Designed to incorporate sparsely populated groves of trees, Foothill Golf Course’s nine-hole, par-3 layout tests golfers' short to mid iron skills across 1,096 yards of holes that range from 100 to 155 yards. On certain nights, the course invites guests to tee up phosphorescent golf balls and pummel them into the darkness during rounds of glow golf. An indoor sitting room and an outdoor area lined with picnic tables await golfers after rounds, where they can enjoy beverages from the pro shop and speculate about which water hazard has eaten the most golf balls.
Course at a Glance:
In 1965, the twists and traps of Ancil Hoffman Golf Course were born from the brain of course architect William Francis Bell. Bell's approximately 200 course designs also include the South Course at Torrey Pines, a La Jolla course that was selected to host the U.S. Open in 2008. Ancil Hoffman is replete with watery views, including lateral water hazards on holes 1 and 10. Additionally, the Merle Priddy Memorial grass driving range runs next to the American River, offering golfers a place to perfect their swings using Nike practice balls. Practice facilities also include two large putting and chipping greens.
Led by PGA director of golf instruction Eric Pollard, the instructional programming at the course is based on a teaching method Pollard designed himself after years working with California golf instructors Eddie Merrins and Carl Welty. In addition to adult lessons, Ancil Hoffman Golf Course offers camps where juniors can develop their swings and grow into kilts made of the family tartan under the watch of a professional instructor.
Course at a Glance:
Bass Lake Golf Course's par-72 course challenges players of all skill levels with up to 5,939 scenic yards of rolling foothills, stubborn trees, and glittering lakes infested with hungry, hungry hippos. The course's 18 holes test golfers' finesse with short layouts—including the up-to-150-yard hole 10—and driving accuracy with lengthy layouts—such as the up-to-526-yard hole 1. Since taking ownership of the course in 2002, Alex and Sabrina Ho have enhanced the club with a 30-stall driving range, practice greens, a pro shop, and an onsite restaurant and bar.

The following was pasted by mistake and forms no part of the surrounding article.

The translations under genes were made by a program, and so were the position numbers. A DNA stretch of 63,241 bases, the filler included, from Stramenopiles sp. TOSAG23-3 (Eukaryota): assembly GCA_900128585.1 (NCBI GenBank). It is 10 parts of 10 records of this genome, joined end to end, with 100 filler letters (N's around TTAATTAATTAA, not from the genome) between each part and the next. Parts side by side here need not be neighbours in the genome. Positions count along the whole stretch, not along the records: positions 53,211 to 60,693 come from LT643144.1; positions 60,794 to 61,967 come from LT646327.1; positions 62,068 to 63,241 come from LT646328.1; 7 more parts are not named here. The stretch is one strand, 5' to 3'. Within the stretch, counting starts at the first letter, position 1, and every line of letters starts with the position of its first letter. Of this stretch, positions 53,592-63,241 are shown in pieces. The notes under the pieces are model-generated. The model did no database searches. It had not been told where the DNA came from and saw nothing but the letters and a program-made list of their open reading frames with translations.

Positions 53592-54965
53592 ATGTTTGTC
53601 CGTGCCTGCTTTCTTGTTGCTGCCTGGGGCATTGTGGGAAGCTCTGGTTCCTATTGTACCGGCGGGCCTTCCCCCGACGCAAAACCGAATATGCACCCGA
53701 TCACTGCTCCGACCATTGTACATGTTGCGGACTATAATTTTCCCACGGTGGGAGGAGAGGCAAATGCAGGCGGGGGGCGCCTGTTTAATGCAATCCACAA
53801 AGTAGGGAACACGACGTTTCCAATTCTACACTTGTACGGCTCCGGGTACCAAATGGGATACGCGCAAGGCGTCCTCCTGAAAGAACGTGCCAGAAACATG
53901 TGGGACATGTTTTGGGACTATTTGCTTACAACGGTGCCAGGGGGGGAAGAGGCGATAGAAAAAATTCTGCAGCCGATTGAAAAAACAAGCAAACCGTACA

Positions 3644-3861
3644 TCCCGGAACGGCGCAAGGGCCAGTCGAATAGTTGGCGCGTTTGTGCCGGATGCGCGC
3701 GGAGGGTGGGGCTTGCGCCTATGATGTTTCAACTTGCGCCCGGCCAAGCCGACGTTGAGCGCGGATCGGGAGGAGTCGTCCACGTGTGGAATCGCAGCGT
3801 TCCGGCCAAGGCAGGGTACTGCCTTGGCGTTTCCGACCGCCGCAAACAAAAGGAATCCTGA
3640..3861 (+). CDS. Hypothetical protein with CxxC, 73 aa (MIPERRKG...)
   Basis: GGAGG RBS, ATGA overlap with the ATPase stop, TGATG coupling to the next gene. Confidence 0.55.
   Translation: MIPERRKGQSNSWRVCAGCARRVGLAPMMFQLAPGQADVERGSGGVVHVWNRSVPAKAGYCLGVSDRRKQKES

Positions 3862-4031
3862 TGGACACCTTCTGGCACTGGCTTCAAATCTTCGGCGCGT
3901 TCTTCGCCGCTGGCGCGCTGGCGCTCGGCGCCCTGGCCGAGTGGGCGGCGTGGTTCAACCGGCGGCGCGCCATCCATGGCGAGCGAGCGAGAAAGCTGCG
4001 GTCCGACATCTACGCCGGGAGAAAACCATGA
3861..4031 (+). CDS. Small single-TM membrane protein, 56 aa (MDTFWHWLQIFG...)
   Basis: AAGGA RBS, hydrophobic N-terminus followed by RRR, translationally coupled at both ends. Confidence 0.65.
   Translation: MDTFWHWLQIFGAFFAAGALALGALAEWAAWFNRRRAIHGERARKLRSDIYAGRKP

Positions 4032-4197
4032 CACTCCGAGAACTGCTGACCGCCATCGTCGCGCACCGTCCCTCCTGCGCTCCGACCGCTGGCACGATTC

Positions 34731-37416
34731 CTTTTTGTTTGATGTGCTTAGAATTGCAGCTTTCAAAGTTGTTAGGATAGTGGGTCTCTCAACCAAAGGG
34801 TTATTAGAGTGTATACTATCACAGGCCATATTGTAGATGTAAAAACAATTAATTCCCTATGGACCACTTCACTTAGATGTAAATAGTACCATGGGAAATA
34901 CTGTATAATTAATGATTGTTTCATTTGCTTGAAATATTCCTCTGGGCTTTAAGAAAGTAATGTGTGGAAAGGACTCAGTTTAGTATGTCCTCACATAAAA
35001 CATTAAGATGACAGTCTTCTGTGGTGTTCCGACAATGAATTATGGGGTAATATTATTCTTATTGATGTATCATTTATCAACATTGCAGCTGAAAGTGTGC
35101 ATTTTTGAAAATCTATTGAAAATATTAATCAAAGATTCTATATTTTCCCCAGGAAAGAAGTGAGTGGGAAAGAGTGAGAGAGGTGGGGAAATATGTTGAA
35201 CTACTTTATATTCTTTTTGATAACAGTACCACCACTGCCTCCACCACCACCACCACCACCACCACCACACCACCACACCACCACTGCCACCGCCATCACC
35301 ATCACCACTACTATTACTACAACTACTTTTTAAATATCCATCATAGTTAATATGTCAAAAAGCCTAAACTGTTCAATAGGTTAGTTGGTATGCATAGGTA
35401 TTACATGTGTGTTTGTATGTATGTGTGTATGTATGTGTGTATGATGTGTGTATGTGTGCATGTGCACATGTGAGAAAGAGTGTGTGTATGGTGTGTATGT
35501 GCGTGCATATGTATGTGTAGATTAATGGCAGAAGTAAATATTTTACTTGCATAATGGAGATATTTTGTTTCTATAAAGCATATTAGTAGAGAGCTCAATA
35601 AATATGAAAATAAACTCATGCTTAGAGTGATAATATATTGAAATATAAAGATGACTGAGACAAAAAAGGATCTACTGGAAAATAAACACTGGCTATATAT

Each round at Antelope Greens’ 3,250-yard, par 58 executive course takes club-toting quorums careening across a lush tapestry of tree-lined fairways and intervening waterways. Golfers can jump-start days of rapidly escalating one-upmanship with stints at the driving range. There, players can hit personal supplies of 80 balls off of all-grass hitting stalls and play games of longest ball, closest to the target, and most disastrous grass stain. Rented golf carts zip through the sinuous landscape, dropping off golfers by their desired tees and further expediting the already condensed rounds, which divoteers can expect to finish in 3.5 hours or less. Misguided spheres run the risk of falling prey to aquatic hazards throughout the course, most notably on the par 3 seventh, where tee shots must carry water on their way to an oval green girded on all sides by precarious pools. A course map offers an aerial view of the 18 holes and their encroaching waterways, allowing duffers to map out their plans of attack or scuba-diving destinations.